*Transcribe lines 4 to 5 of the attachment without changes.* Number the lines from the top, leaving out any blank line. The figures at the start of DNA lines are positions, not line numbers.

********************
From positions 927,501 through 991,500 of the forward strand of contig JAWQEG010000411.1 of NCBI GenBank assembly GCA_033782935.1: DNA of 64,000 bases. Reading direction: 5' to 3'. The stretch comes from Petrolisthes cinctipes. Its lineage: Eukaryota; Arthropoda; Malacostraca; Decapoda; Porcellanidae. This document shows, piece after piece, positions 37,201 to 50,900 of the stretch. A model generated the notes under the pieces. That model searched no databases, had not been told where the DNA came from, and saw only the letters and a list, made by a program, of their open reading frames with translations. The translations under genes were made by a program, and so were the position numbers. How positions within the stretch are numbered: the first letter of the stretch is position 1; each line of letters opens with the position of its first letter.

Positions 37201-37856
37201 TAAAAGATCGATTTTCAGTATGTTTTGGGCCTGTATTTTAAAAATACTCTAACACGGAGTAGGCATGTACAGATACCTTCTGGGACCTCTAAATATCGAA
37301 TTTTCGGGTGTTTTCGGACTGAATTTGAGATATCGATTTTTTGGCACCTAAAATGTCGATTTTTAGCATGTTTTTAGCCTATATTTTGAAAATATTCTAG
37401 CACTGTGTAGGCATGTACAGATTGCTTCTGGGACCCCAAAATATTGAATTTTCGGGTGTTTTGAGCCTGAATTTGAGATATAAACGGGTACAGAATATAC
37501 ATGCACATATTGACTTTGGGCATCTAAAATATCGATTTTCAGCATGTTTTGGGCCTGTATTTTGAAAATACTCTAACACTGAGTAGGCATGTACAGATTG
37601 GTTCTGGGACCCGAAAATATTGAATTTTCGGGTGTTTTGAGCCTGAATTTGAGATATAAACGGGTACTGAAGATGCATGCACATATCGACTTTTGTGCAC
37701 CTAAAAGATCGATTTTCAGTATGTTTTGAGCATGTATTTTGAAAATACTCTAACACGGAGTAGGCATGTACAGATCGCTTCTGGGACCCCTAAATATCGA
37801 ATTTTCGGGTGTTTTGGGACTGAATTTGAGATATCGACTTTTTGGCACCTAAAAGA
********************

37301 TTTTCGGGTGTTTTCGGACTGAATTTGAGATATCGATTTTTTGGCACCTAAAATGTCGATTTTTAGCATGTTTTTAGCCTATATTTTGAAAATATTCTAG
37401 CACTGTGTAGGCATGTACAGATTGCTTCTGGGACCCCAAAATATTGAATTTTCGGGTGTTTTGAGCCTGAATTTGAGATATAAACGGGTACAGAATATAC